More thoughts on OWS

I published an article on the visual iconography of Occupy Wall Street over at the Comparative Media Studies website.  It’s by no means exhaustive — I focus on the Pepper Spray Cop meme and Guy Fawkes masks — but it was fun to write.  I’m thinking of writing a longer article just focusing on the use of Guy Fawkes masks in protests, sometime in the future when I have five free minutes strung together.  Check it out!

Disorganized Remix Primer 2: Remix as Communities

This primer makes no claim to expertise or authoritative knowledge. Rather, it is a compilation of interesting cultural objects that partake in different, yet related, forms of “derivative” or “appropriative” creativity that could generally be defined as “remix.” Have a favorite video, audio recording, or other artifact not included in this primer? Leave a link in the comments!

So, you know those videos on YouTube of folks, alone with a webcam, showing off their mad guitar/drum/harmonica/vuvuzela skillz? Or those “learn how to play a guitar/drum/harmonica/vuvuzela videos? Israeli musician Kutiman took countless YouTube videos of just those sort, as well as other uploaded videos of musicians, singers and dancers, and mixed the video and audio into a seven track piece titled Thru-you. (All his sources are linked on the project’s website.) What I find particularly astonishing about this piece is the way in which Kutiman created a communities of artistry through his sampling. In the first track, “The Mother of All Funk Chords,” different videos are played against each other in such a way as to create a literal conversation between the videos. It is as though the viewer has stumbled across a trans-geographic and trans-temporal jam session.

One of the primary virtues of the remix genre is how it enables the creation of communities: both communities of remix artists and communities of artists whose work is being remixed. The chance that the original creators of Kutiman’s source material would have encountered each other is vanishingly small. For the most part, each source video is, in and of itself, a creative endpoint: a non-interactive, non-generative artifact. Thru-you spurns on that generatively and interactive potential by forcing the work into an active and creative conversation with its fellows. It informs the works and the creators that they are members of a community. Moreover, by painstakingly citing and linking to its source material, Thru-you enables its viewer to join the same creative community by revealing what were formerly final performances (the original source videos) as creative tools.

The next trio of videos inspired similar thoughts about the nature of community in remix culture, but of a slightly different nature. Honestly, the “Lisztomania” Bratpack phenomenon could fuel more analysis than I has space for here, but here goes. Here is what happened:

In May of 2009 the French alternative band Phoenix releases the album, Wolfgang Amadeus Phoenix. It’s pretty fabulous. “Lisztomania” it its first track.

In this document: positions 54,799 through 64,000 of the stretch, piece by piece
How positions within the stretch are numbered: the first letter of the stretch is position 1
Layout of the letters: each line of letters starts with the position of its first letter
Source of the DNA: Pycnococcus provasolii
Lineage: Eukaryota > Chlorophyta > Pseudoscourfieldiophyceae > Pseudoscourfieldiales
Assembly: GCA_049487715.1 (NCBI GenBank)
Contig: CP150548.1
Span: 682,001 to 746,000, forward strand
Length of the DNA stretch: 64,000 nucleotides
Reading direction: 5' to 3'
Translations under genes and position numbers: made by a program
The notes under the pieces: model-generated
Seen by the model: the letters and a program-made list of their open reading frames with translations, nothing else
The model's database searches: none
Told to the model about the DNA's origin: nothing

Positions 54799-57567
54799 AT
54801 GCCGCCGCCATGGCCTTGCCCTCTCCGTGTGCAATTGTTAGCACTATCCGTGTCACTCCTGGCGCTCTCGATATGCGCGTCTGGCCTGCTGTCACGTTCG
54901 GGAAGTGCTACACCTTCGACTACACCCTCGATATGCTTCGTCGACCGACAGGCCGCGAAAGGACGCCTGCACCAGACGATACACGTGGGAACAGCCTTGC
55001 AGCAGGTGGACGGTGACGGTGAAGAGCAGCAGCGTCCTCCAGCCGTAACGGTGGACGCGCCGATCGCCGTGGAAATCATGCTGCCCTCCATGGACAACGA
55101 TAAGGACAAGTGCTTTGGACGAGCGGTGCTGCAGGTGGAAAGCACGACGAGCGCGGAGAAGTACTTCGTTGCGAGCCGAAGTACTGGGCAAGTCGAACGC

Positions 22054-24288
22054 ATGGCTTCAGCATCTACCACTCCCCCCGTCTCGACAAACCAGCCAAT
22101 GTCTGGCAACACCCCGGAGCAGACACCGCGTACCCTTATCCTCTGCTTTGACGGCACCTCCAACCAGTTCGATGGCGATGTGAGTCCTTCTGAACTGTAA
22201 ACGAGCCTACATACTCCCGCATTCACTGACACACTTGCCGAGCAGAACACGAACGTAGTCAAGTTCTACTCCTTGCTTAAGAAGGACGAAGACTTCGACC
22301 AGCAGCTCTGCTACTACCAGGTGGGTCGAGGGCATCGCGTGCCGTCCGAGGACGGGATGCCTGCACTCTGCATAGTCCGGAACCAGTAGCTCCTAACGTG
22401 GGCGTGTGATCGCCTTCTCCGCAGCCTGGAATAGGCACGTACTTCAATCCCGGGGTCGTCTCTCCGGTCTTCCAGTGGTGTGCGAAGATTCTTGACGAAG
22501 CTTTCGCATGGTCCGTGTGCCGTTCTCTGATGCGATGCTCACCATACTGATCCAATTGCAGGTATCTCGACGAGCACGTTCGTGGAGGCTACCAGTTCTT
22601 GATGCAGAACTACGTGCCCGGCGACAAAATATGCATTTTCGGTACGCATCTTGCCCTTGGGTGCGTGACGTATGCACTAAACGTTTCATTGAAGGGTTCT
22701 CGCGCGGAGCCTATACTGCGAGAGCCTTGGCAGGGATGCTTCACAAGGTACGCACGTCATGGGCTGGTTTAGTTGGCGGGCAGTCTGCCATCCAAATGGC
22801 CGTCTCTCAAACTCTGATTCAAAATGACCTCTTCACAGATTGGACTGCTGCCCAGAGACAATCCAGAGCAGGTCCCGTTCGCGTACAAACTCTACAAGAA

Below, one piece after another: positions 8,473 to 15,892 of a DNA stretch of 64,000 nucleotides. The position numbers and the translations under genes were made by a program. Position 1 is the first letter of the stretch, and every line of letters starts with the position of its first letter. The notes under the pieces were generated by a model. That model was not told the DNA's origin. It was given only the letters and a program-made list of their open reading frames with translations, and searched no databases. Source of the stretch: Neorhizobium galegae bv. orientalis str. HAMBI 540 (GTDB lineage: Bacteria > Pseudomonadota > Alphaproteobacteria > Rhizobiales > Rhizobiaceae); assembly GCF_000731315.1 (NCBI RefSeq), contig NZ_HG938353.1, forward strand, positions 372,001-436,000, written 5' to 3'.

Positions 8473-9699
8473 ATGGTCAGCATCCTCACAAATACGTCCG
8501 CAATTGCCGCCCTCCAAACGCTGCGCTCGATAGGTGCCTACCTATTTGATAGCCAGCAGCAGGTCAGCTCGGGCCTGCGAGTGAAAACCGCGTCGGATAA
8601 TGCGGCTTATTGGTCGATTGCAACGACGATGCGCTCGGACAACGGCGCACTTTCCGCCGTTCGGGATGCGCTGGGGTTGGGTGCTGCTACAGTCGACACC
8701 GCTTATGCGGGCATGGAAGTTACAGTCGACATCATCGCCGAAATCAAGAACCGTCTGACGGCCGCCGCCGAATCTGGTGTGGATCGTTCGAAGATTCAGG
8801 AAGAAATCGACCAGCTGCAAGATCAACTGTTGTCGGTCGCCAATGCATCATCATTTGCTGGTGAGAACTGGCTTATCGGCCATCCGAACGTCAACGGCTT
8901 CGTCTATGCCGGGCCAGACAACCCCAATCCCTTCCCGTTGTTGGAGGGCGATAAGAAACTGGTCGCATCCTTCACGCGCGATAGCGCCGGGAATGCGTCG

Sometime after that (the timeline is muddled because the original video has been taken down) YouTube user avoidantconsumer (account currently suspended for TOU violations) posted this tribute video:

31 May 2009: YouTube user thepinkbismuth posts this “tribute to the tribute”:

18 November 2009: YouTube user chinorockwell posts this (at this point) tribute to a tribute to a tribute:

Since then, videos have been posted from Amsterdam, Paris, Winnipeg, and elsewhere.

These videos are all part of the same community, joined together by virtue of the content they are producing, the conversation they are having (there are also several videos commenting on that conversation in and of itself). While the community typified by Thru-you is one of sources created/curated by an artist, the community here is one created by the remix artists themselves. By choosing to reinterpret the same content, they are declaring themselves part of the same community. The cost of entry to this community is a video camera and a YouTube account. Permission does not need to be asked to join the conversation (though, as we can see in the case of avoidantconsumer, active participation can be revoked by a specific third party).

Avoidantconsumer’s original work can be easily slide into the sub-genre of mashup: a derivative work meant to force a comparison or conflict between a small number of sources. In this case, we have the iconic imagery of John Hughes bratpack films from the 1980s against Phoenix’s hit song. So what, then, are all the subsequent videos? They are no longer only commenting on the source material, in fact, by their video performance they are obliterating half of it. Instead, the commentary is now on the commentary or as thepinkbismuth puts it, a “tribute to the tribute.” The source material has been transcended, the community and the conversation itself has become the focus and the primary virtue and joy for those involved.